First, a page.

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Signing Agent Tip: Loan signings and ID issues

Signing Agent tip loan signings and ID issues article

Updated 1-23-23. A Notary Signing Agent has two roles during a loan closing — one is to notarize loan documents, and the other is ensuring the loan package is signed and delivered in a timely fashion. An essential part is verifying the signer’s identity according to state law. But in some closings, a lender, title company or contracting agency may not go through with a signing unless the borrower provides additional proof of identity beyond state requirements for a notarization. What if the signer can’t meet the request for additional ID? 

Always follow your state’s Notary ID laws

First, remember that when performing notarizations for loan documents, the signer’s ID must always meet the minimum statutory requirements for the state where the signing takes place.

Identification requirements vary from state by state. For example, California’s ID rules specifically list the types of ID documents that may be accepted by a Notary. Missouri, on the other hand, requires the ID is presented to be issued by a federal, state, or tribal government in a language understood by the Notary, and include a photo, signature and a physical description of the individual (Missouri Notaries may also accept a properly stamped passport that does not have a physical description).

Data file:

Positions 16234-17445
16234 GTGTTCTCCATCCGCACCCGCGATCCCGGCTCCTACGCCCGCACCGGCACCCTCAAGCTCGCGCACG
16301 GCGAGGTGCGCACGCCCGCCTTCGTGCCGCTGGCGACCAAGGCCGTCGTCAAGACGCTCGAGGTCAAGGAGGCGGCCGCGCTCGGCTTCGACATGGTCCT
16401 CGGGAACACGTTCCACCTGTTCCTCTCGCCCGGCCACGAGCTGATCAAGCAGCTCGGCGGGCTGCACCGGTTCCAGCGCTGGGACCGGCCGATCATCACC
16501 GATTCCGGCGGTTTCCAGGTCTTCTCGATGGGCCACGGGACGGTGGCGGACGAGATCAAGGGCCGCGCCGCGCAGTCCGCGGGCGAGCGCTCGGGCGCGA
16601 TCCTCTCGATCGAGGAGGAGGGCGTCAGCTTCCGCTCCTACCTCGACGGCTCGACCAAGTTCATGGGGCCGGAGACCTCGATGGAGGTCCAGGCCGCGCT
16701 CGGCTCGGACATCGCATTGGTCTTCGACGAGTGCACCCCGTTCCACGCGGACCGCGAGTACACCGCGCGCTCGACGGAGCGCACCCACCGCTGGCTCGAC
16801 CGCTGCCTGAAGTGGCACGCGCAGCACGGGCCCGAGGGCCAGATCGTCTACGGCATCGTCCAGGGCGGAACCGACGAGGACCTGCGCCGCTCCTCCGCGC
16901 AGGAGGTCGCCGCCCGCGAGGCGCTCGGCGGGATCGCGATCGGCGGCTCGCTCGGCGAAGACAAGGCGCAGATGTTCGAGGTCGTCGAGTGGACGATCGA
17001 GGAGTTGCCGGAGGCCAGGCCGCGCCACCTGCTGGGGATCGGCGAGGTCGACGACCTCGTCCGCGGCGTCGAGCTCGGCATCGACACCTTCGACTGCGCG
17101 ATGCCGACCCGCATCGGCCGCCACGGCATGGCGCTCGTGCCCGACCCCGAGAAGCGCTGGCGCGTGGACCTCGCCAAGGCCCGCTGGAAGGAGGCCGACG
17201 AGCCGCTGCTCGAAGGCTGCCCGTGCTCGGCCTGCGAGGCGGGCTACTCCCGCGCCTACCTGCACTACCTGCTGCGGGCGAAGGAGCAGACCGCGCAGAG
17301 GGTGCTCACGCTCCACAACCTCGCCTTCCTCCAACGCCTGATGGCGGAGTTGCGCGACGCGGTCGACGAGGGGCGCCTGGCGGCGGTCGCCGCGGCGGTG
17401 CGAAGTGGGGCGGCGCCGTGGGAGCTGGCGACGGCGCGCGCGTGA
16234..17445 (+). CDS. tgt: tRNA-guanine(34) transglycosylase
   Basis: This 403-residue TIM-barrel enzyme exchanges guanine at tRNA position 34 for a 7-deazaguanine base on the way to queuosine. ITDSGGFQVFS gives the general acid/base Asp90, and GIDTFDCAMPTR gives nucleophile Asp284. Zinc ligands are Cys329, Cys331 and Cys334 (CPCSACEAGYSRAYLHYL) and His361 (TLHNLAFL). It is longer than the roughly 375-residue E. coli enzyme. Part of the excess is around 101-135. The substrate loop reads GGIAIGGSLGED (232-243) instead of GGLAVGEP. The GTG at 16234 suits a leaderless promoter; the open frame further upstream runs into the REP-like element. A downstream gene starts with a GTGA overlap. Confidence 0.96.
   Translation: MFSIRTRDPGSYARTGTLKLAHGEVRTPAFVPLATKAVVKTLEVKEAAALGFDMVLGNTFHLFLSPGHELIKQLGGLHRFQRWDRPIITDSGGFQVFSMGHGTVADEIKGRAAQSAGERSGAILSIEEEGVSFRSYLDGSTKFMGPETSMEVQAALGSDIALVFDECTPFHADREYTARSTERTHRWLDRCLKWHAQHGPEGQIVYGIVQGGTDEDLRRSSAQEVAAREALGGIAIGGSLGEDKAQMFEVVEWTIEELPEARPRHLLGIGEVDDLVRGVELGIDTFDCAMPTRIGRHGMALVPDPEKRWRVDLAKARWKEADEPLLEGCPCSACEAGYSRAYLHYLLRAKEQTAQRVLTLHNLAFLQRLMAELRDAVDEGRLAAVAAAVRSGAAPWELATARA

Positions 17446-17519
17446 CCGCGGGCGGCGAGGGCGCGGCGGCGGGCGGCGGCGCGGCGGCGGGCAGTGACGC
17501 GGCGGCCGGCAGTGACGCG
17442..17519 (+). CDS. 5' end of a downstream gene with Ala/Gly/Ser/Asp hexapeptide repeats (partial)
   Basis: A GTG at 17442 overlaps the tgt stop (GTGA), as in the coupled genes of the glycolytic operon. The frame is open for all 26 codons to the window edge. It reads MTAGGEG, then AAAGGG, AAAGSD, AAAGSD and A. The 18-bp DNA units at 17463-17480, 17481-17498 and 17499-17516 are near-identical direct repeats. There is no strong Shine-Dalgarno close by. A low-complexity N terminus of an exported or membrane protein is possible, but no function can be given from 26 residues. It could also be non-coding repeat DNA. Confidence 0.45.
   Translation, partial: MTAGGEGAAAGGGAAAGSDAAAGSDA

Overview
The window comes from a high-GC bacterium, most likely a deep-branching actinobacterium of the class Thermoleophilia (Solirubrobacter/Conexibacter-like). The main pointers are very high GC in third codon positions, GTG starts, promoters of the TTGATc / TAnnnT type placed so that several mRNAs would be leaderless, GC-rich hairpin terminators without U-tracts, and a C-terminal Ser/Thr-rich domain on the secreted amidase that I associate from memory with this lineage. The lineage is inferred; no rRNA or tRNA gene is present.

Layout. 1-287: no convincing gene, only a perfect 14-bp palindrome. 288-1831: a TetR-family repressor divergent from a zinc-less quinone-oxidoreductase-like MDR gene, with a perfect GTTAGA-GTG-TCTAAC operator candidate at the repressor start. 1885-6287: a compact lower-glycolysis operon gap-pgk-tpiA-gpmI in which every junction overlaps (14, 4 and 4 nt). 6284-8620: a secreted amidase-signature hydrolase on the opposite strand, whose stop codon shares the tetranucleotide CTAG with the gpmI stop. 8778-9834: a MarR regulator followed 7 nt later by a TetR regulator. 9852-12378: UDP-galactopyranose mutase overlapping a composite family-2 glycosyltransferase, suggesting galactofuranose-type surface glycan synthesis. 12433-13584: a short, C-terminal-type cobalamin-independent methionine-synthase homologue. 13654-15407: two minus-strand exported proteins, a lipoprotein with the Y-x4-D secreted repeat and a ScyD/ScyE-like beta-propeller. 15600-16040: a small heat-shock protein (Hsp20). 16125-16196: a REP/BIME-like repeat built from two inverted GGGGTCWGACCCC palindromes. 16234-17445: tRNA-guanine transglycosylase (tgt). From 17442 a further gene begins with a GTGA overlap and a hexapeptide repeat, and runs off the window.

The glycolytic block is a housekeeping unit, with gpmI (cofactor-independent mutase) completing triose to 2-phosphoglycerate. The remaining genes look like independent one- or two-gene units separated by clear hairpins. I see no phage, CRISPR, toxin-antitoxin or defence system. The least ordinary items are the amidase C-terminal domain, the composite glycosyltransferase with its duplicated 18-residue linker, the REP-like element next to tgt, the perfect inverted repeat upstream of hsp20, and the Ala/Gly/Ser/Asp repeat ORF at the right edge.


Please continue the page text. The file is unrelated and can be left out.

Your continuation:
Not every state’s definition of “satisfactory evidence” requires the name on the document and the name on the ID to exactly match. For example, differences in nicknames versus birth names, or initials or suffixes, may not always be a problem, depending on the state you are commissioned in. 

Handling additional ID requests during a loan signing

During some loan signings, a lender or contracting agency may ask a borrower to present additional forms of identification or may ask that any ID presented include additional elements beyond those required by your state’s Notary statutes. For instance, if a PATRIOT Act form is included in the loan document package, two forms of ID may be needed and the PATRIOT Act form usually includes a list of acceptable alternate IDs. Another example is some lenders may ask the borrower to present a valid, current ID during a loan document signing, even if an expired ID would normally be acceptable under your state’s Notary laws.

Before the appointment takes place, you should check if the lender or contracting agency has additional identification requirements for the loan document signing. That way, you can let the signer know before the appointment that extra proof of ID will be needed. Remember, any ID used as proof of identity for a notarization must meet all requirements set by your state’s Notary laws.

Options if the signer lacks ID

If the signer’s ID does not meet statutory requirements for the notarization or the signer has no ID, many states allow the option to use one or more credible identifying witnesses to vouch for the signer’s identity. However, some lenders also may not accept credible witnesses as proof of a signer’s identity for a loan document signing, even if your state normally permits Notaries to accept credible witnesses as proof of identity.